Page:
Star rating – 7/10
The latest documentary from James Marsh, director of ‘Man on Wire’ about daring high wire walking between the Twin Towers, is about a very different subject. ‘Project Nim’ tells of a very strange and sad experiment that took place at Columbia University in New York in the 1970s.
Psychologist Herb Terrace was trying to see if he could get a primate to string a sentence together from its own thought process, rather than just mimicking human behaviour. And so he took a new born chimpanzee from its poor mother, who had also had her previous six babies removed from her immediately after birth for other experiments, and gave it to his ex girlfriend to rear as one of her children. This could only have happened in the 70s – imagine if your ex boyfriend asked you to look after and breastfeed a chimp and treat it like a human child – and without hesitation, or any real discussion with your husband or children, you said yes.... That’s what New Yorker Stephanie LaFarge did. And she treated Nim very sentimentally as one of her children – too sentimentally really.
There were no boundaries or rules – she even breastfed Nim. She was supposed to be treating him like a child – it’s not clear from the film whether giving him alcohol and marijuana were activities her real children also engaged in, but Nim certainly did, and he liked them both quite a lot. There are very touching scenes with Nim playing happily with the family cats and other children. Then he is snatched away from the family he had developed strong bonds with, and taken to an empty mansion with a sign language teacher and Professor Herb – to develop more strong bonds that would ultimately be broken and betrayed.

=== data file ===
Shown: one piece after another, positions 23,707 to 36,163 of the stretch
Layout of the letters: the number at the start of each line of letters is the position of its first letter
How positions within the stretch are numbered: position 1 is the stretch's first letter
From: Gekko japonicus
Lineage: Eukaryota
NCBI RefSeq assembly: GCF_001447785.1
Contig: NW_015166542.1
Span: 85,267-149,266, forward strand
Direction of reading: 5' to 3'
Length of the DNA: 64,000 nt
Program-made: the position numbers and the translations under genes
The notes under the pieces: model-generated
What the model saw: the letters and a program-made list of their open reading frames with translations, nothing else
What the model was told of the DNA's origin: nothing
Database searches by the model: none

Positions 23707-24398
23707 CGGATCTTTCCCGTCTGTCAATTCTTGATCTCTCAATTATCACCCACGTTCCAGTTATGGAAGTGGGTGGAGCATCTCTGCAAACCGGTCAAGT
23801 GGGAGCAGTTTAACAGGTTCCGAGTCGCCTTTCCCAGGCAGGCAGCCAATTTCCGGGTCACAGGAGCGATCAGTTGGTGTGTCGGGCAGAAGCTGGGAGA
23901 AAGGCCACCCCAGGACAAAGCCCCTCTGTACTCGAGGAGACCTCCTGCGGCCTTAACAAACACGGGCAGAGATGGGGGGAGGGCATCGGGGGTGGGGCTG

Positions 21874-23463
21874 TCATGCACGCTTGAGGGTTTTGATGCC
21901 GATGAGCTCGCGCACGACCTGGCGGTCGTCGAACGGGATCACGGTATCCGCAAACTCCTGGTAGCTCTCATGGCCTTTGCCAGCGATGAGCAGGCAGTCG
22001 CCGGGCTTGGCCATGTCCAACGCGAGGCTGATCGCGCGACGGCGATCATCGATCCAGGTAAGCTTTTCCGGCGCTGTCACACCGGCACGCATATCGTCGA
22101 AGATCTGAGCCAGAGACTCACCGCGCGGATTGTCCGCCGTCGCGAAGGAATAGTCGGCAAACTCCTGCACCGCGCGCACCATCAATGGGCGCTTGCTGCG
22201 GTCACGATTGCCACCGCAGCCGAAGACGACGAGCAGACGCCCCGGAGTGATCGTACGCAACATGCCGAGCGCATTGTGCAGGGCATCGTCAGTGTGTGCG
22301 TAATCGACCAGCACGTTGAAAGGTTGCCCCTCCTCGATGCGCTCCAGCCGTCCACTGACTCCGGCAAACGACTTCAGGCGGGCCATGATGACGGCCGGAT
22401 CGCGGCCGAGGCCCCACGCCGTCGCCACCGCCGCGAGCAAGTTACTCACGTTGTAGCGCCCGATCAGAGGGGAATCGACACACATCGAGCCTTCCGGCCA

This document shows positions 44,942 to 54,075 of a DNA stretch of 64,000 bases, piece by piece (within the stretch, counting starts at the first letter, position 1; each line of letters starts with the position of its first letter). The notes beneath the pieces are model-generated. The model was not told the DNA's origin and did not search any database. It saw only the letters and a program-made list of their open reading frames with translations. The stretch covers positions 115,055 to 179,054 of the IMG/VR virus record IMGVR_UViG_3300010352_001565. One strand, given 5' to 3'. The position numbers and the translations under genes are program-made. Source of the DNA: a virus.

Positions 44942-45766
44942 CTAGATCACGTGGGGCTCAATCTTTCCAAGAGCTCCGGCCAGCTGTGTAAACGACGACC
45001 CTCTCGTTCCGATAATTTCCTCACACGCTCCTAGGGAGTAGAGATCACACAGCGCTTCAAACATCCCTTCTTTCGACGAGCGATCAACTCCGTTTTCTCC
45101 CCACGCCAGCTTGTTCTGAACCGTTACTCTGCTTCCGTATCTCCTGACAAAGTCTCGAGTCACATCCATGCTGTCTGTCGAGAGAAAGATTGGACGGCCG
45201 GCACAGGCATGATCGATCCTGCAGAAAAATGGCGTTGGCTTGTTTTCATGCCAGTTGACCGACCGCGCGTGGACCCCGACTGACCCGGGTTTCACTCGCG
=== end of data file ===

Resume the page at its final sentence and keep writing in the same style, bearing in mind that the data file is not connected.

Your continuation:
Hardly any of the humans involved in this doomed and very wrong project come out of it very well at all. Especially the creepy Frankenstein like Professor Herb, who seemed to end up sleeping with every female he came into contact with. Goodness knows what they saw in a guy with such a terrible comb over but there’s no accounting for taste.
Nim learns to manipulate the humans to get what he wants – via sign language and other means. But it is always the humans who are really firmly in control of this grotesque experiment. Nim was a very strong and powerful animal – with the strength of five humans. No thought was given to the effect of the experiment on this beautiful life. This point is brought out very well by James Marsh in the film. It is ultimately a very sad tale, where a life is manipulated and played with; Nim is given a taste of human life, then relegated to an even worse reality than he started out with. And the purpose of the whole ghastly experiment – to see whether Nim can make his own sentences – is not proven either way – so it was one very sad, bad, waste of time, and much more bedsides.